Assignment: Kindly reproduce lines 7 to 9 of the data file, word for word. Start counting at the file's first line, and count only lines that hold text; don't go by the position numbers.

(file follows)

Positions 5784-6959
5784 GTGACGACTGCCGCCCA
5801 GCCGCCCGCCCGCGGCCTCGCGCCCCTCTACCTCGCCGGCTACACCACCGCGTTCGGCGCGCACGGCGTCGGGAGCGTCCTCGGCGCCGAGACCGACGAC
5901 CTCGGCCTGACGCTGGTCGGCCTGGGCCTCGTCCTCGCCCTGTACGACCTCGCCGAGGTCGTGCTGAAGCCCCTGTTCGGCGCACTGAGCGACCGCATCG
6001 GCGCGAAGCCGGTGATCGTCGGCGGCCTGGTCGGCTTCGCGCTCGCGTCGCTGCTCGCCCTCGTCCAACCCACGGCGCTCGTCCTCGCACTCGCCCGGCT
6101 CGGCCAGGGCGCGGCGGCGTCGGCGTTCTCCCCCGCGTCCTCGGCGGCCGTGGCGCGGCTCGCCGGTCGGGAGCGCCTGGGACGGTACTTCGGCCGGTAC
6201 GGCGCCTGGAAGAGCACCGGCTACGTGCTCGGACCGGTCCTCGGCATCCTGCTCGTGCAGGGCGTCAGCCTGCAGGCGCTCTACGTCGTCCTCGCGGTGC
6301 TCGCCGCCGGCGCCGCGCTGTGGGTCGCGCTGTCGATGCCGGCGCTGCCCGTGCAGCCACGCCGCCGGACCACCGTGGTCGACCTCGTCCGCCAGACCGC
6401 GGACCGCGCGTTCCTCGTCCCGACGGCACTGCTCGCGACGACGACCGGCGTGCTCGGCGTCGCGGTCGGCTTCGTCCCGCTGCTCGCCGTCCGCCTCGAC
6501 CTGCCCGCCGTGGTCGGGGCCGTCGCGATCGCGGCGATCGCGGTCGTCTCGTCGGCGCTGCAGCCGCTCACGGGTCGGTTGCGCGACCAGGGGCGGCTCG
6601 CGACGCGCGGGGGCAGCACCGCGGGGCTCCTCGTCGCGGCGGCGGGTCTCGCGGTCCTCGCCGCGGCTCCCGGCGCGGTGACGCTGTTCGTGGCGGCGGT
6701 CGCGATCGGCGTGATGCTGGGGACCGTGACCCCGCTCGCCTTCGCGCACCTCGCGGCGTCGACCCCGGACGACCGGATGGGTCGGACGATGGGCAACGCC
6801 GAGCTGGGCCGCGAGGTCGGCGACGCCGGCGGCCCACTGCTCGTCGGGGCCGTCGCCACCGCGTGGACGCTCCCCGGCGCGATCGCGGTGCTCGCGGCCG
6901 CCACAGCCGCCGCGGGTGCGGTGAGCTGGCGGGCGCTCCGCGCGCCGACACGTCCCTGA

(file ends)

6201 GGCGCCTGGAAGAGCACCGGCTACGTGCTCGGACCGGTCCTCGGCATCCTGCTCGTGCAGGGCGTCAGCCTGCAGGCGCTCTACGTCGTCCTCGCGGTGC
6301 TCGCCGCCGGCGCCGCGCTGTGGGTCGCGCTGTCGATGCCGGCGCTGCCCGTGCAGCCACGCCGCCGGACCACCGTGGTCGACCTCGTCCGCCAGACCGC
6401 GGACCGCGCGTTCCTCGTCCCGACGGCACTGCTCGCGACGACGACCGGCGTGCTCGGCGTCGCGGTCGGCTTCGTCCCGCTGCTCGCCGTCCGCCTCGAC